hot child in the city: time for rosé

Let’s celebrate this week of hot days by thinking about how creepy this song about child prostitution is drinking pink.  In a drunken frenzy, I somehow ended up with a mixed case of rosés after the recent Think Pink rosé party at Provisions.  If I remember correctly, there were 37 or so bottles for tasting, so I must have thought I was getting off light.

My goal was to buy rosés that were worth sipping on their own: very dry, cherry/strawberry/candy with flowers on the nose, enough acid and body to bring a party to my mouth, and some garish color that would alarm friends used to drinking summer whites.

This is what I ended up with.  A difficult choice, really, and I don’t necessarily recommend these wines over others.  You just need to go for dry.  There was an Argyle sparkling rosé, for example, that was a bit out of my price range but would have been mine in a red hot child in the city second if I had had the means.  And yes, more Bandol goes without saying.  And Chateau Trinquevedel Tavel.  Secco is a good bet for those effervescent youngsters without much cash.  Ermitage du Pic Saint Loup.  Domaine Sorin.  And anything in those ridiculous giant bottles that Ryan insists on brandishing about, taunting us pauvres.

Each of these wines from 2010 are quite different, and almost all are under $20, some significantly so. They were all at Provisions a couple of weeks ago, but I can’t make any promises now.

Front to back:

  • Gurru Txaga Txakoli Rosé, Bizkaiko.  A Basque wine, it sounds like you’re choking to say it, but smells and tastes faintly of strawberry candy and the sea, without sweetness.  Slightly fizzy.  Drink from a porrón.
  • La Galantin Bandol Rosé. Anything from Provence that’s pink is ok by me, but this is a relatively affordable, lovely Bandol with intense apricot and raspberry flavors.
  • Zull Rosé, Lust & Laune, Niederösterreich.  As Ryan said on last week’s Food for Thought on KLCC, the label looks like a Target house brand.  He also said:

Austere and minerally with a taut, nerve energy, yet somehow so dense with ethereal red berry essence that it comes off as concentrated. One of the most fascinating, compelling and delicious pink wines of the vintage.

In other words, quite nice and it has a screw top.  Take camping.  I did.

  • Le Cirque Rosé, Pays des Côtes Catalanes. Weird, weird, weird.  Slightly viscous mouthfeel.  Sour cherry and limestone. “A proven perfect match for roquefort and olives,” says the wine guy, and who are we to argue?
  • Villa Wolf Pinot Noir Rosé, Pfalz.  I took a taste and thought “Riesling?”  And sure enough, Dr. Loosen’s hand was in the manufacture of this wine — he owns this in addition to his properties in Mosel.  Slightly less dry than the others I chose, it has enough acid and clay to carry it off like a pro.  Raspberry jam.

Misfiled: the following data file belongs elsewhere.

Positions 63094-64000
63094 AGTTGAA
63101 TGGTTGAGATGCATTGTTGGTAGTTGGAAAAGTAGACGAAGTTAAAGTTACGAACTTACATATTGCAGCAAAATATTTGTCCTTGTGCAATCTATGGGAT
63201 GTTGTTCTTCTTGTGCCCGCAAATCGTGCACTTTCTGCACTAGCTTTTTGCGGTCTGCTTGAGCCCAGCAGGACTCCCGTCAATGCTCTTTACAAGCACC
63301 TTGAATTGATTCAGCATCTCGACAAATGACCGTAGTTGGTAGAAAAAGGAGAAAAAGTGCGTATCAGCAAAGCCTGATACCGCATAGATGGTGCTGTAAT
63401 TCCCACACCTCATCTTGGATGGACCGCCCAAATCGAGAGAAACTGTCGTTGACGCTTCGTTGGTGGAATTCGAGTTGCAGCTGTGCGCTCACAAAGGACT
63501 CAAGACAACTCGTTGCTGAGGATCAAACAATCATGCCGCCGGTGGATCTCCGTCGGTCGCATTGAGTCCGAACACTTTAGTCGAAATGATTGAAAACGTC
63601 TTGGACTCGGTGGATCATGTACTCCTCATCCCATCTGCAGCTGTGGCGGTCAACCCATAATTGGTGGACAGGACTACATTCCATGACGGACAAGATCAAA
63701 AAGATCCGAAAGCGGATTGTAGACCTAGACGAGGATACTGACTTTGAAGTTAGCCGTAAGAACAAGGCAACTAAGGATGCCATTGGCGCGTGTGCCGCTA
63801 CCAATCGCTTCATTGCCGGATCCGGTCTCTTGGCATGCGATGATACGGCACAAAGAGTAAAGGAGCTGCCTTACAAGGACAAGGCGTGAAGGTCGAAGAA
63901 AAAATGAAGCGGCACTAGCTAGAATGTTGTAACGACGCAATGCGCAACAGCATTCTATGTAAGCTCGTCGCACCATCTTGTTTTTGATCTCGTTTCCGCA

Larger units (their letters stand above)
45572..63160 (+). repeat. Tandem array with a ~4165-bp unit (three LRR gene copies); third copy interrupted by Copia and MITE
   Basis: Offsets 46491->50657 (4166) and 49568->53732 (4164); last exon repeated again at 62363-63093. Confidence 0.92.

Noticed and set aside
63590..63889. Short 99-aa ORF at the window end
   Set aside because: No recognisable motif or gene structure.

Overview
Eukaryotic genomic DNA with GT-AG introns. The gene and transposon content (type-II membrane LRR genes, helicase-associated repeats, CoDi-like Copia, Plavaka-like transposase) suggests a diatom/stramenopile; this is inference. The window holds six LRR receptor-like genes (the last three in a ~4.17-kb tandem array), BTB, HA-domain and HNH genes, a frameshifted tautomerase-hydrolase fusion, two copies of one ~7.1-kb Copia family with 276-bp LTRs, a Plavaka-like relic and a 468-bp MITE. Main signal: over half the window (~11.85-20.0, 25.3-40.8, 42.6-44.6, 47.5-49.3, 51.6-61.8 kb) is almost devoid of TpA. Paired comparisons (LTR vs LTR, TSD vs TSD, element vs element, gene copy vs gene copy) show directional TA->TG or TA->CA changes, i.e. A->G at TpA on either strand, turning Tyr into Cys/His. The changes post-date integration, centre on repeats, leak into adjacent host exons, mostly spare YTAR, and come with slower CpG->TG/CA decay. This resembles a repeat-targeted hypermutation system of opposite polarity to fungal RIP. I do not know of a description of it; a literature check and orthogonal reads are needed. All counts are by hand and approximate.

• Spangler Vineyards Southern Oregon Rosé.  Huh?  A man of genius makes no mistakes; this wine is a portal of discovery to the land of bone-dry sweet-tarts with a caper back and acid up the wazoo.  Please, Sir, may I have another?

Which rosés would you recommend?

in which she sings of rosé

I’m sad you missed the Kermit Lynch rosé tasting at Provisions yesterday afternoon.  You are too.  Most of the wines were from Langedoc, and worlds apart from the boxed White Zin your mom used to drink over ice.  They’re also quite different from the cheaper, quaffable, fruit-forward rosés one sees coming out of Oregon and California.  Instead of bright cherry or strawberry dominating, these show more of the terroir with more complex flavors and a noticeable minerality. Not a jot of sweetness — dry and crisp like an Oregon summer morning.  And the colors range from a pale apricot to an amber to a deep cerise.

I bought a Spanish Ameztoi Rubentis Getariako Txakolina (back) earlier in the spring, when they were available.  The pale salmon color and happy, tingly frizzante is also nothing like these later, Frenchier rosés. This time, I picked up a few bottles of Chateau Trinquevedel Tavel from the exclusively rosé-growing region of Tavel in the Rhône Valley, and a peppery Ermitage Pic St. Loup from Langedoc.

It’s very worthwhile to check out Provisions’ wine tasting events: the free tastings, the classes, and the dinners.  I don’t consider myself any kind of expert on wine — not even an educated amateur — but I feel more confident each time Ryan guides me through his tastings.  The next class is July 22, and features the wines of Spain.  Be there!

I plan to drink these rosés with grilled fish, or a juicy mound of grilled vegetable couscous, perhaps with a lamb sausage or perhaps not…Willamette Valley chickpeas, garden mint, and golden raisins as a garnish.   Or maybe a sour cherry claufoutis.  Ah, summer.